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Kenya Airways to Streamline Fleet, Cut Costs

Kenya Airways B7878 LHR William Derrickson

A Kenya Airways Boeing 787 in London (Photo: AirlineGeeks | William Derrickson)

Kenya Airways (KQ) has taken a significant step in optimizing its fleet and network plan by embracing a cost-cutting measure known as mono fleeting. The decision, which was made during the 47th Annual General Meeting, will see KQ gradually phase out its Embraer and Bombardier aircraft and shift its focus to Boeing planes, reports Business daily. The move comes as the airline aims to streamline its operations and achieve long-term sustainability amid challenges in the aviation industry.

Mono fleeting, a strategy favored by low-cost airlines, involves operating a single type of aircraft to reduce costs related to maintenance, training, and spare parts. By choosing to standardize its fleet around Boeing planes, Kenya Airways aims to benefit from increased commonality and operational efficiency. CEO Allan Kilavuka emphasized that the transition would be gradual to avoid operational disruptions and ensure a smooth and successful implementation.

“The board has approved that we move towards the Boeing aircraft. This is, however, going to happen progressively and not in one shot because we don’t want to overheat,” said Kilavuka said last week.

The decision to ditch Embraer and Bombardier jets is expected to yield various advantages for Kenya Airways. Firstly, it allows the carrier to operate larger aircraft, which can cater to growing passenger demand more effectively. In 2022, Kenya Airways recorded a remarkable 68% increase in passenger numbers, reaching 3.7 million passengers. By opting for Boeing aircraft, the airline can accommodate more travelers and capitalize on the upsurge in travel demand.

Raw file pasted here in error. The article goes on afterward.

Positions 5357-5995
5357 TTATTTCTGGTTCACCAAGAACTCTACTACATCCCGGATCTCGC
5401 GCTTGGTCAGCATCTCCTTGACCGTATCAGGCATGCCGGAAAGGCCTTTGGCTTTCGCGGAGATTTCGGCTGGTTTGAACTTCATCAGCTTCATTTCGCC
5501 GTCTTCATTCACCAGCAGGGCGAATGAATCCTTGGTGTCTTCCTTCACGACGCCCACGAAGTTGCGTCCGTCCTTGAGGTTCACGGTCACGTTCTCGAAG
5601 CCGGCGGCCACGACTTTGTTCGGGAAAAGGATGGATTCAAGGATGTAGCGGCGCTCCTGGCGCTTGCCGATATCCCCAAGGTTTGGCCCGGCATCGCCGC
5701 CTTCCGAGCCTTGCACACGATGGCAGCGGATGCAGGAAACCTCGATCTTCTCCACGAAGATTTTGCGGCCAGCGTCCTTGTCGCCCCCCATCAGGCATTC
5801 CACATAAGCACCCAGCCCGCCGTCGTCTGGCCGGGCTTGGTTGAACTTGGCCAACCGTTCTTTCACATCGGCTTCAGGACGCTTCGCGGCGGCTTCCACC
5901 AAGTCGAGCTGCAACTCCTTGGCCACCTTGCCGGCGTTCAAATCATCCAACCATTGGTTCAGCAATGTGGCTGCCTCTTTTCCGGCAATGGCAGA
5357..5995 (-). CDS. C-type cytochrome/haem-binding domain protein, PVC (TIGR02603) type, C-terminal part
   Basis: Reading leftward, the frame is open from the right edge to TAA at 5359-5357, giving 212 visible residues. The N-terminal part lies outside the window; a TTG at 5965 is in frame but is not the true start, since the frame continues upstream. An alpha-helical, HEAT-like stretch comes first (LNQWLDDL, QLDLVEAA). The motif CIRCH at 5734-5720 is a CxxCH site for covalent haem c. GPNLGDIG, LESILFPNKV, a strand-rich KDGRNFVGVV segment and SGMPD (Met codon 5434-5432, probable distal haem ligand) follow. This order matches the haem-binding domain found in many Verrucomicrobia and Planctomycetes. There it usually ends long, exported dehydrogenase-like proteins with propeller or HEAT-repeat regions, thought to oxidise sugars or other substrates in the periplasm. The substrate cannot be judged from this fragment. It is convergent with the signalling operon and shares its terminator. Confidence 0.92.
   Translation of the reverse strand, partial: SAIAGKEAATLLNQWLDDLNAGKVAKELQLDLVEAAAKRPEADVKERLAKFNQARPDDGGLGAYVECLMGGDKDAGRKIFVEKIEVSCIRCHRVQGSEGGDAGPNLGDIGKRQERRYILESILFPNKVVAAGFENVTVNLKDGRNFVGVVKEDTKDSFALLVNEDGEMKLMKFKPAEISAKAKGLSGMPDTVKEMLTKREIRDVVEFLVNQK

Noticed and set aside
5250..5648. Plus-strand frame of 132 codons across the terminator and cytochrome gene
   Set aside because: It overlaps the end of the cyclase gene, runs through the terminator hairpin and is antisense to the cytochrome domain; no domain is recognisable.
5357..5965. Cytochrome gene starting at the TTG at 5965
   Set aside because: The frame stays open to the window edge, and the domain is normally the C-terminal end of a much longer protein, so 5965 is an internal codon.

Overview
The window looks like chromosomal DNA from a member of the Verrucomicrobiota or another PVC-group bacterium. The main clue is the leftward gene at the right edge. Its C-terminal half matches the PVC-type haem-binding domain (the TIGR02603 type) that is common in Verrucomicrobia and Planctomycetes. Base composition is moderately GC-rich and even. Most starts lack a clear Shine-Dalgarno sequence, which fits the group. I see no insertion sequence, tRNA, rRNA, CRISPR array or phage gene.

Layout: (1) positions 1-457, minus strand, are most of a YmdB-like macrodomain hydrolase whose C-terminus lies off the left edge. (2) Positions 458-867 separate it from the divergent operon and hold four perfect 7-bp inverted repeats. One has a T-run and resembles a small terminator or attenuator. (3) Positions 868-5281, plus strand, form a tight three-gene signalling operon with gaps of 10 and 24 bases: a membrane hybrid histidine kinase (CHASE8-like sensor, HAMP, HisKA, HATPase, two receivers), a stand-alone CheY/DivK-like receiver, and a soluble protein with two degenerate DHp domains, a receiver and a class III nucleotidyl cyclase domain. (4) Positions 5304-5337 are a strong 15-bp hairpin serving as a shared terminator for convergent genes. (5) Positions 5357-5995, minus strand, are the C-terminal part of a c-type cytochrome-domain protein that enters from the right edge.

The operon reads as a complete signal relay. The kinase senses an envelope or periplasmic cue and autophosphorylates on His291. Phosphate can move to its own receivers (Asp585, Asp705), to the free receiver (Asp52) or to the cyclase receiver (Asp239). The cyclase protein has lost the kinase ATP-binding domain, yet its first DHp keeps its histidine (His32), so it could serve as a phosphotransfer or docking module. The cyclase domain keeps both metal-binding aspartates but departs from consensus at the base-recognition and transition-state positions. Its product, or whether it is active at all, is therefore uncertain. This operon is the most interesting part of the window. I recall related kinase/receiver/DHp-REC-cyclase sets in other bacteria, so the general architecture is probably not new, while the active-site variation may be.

A Kenya Airways Boeing 787-8 at Schiphol Airport. (Photo: AirlineGeeks | James Dinsdale)

Additionally, the move towards mono fleeting aligns with KQ’s previous restructuring efforts. In 2022, the airline experienced a remarkable 66% increase in revenue, reaching KES 117 billion (US $831 million). Despite facing headwinds such as a 160% year-on-year increase in fuel costs and the impact of the depreciation of the dollar on operating expenses, Kenya Airways remained resilient. These positive indicators have bolstered the airline’s confidence in its turnaround plan, with the target of achieving profitability by 2024.

Furthermore, the transition to Boeing planes is expected to positively impact Kenya Airways’ fleet ownership costs. The airline has already achieved an average lease reduction of 22% across its fleet by restructuring lease rentals with several lessors. Moreover, the carrier’s current fleet, with an average age of 10, is fuel-efficient, contributing to operational cost savings.

Project Kifaru, as the initiative is called, marks an essential step for Kenya Airways in its journey towards sustainability. However, the airline’s debt load, estimated at Sh189.3 billion ($1.347 billion), remains a challenge. To ensure long-term success, attracting a strategic investor is crucial for comprehensive debt and capital restructuring.

In 2022, KQ operated 39 aircraft, both owned and leased, including nine Boeing 787 wide-body jets. Additionally, the carrier operated 13 Embraer regional jets and eight Boeing 737 narrow-body jets plus two Boeing 737 freighters. Its wholly-owned subsidiary, Jambojet, operated seven Bombardier Dash 8-400 aircraft.

Victor Shalton


  • Victor Shalton

    Born and raised in Nairobi, Kenya, Victor’s love for aviation goes way back to when he was 11-years-old. Living close to Jomo Kenyatta International Airport, he developed a love for planes and he even recalls aspiring to be a future airline executive for Kenya Airways. He also has a passion in the arts and loves writing and had his own aviation blog prior to joining AirlineGeeks. He is currently pursuing a bachelor’s degree in business administration at DeKUT and aspiring to make a career in a more aviation-related course.

    View all posts

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